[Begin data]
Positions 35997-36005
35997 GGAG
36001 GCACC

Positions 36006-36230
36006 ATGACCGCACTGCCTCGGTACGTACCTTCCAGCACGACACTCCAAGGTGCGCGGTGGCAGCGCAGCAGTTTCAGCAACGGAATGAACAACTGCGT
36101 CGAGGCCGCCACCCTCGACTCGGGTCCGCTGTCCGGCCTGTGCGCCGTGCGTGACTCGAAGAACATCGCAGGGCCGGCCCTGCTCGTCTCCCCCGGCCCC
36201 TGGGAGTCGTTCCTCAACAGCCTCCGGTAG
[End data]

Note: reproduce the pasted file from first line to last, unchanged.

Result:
Positions 35997-36005
35997 GGAG
36001 GCACC

Positions 36006-36230
36006 ATGACCGCACTGCCTCGGTACGTACCTTCCAGCACGACACTCCAAGGTGCGCGGTGGCAGCGCAGCAGTTTCAGCAACGGAATGAACAACTGCGT
36101 CGAGGCCGCCACCCTCGACTCGGGTCCGCTGTCCGGCCTGTGCGCCGTGCGTGACTCGAAGAACATCGCAGGGCCGGCCCTGCTCGTCTCCCCCGGCCCC
36201 TGGGAGTCGTTCCTCAACAGCCTCCGGTAG